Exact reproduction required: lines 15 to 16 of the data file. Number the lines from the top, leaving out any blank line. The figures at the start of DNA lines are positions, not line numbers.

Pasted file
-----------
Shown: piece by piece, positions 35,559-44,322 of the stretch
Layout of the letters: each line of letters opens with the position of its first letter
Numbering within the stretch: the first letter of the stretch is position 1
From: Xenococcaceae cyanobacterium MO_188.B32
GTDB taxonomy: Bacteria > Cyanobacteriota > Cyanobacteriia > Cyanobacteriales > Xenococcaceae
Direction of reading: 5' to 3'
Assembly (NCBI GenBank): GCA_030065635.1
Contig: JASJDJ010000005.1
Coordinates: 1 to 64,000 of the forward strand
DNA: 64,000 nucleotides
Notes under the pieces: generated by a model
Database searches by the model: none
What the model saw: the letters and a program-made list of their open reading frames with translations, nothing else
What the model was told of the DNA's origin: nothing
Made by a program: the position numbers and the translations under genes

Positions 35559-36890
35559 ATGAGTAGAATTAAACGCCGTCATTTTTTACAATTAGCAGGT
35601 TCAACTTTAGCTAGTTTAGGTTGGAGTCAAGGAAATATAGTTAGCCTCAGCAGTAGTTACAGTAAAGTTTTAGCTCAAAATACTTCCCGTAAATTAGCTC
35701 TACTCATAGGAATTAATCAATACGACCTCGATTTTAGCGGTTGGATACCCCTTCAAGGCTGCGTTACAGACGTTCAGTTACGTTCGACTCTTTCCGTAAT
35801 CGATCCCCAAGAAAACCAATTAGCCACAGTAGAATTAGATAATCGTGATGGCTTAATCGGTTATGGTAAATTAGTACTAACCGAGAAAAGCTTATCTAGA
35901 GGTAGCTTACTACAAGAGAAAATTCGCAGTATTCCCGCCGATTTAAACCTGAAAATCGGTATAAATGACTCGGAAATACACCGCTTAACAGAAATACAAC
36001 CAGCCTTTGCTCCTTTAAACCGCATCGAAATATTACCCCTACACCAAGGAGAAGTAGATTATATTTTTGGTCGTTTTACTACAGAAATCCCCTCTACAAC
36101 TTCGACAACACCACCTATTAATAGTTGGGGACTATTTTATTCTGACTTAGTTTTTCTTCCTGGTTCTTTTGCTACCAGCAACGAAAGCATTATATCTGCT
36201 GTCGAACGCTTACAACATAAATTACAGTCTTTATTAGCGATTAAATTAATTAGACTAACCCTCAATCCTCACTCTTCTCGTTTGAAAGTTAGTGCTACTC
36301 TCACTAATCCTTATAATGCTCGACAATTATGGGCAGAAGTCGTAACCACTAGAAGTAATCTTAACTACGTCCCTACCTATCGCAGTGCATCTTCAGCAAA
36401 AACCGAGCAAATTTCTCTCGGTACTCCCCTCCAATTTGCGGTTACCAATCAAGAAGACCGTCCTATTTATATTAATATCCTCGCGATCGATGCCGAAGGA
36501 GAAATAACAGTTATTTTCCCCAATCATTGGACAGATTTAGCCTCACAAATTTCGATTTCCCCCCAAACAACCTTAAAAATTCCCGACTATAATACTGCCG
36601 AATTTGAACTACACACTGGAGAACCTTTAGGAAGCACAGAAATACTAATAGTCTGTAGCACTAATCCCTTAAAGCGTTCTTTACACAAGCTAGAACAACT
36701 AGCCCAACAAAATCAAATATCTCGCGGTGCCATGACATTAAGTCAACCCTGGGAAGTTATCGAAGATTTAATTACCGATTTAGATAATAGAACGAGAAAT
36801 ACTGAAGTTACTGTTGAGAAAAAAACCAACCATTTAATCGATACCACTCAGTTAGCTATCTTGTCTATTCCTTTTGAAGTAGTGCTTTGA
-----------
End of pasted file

Made by a program: the position numbers and the translations under genes

Positions 35559-36890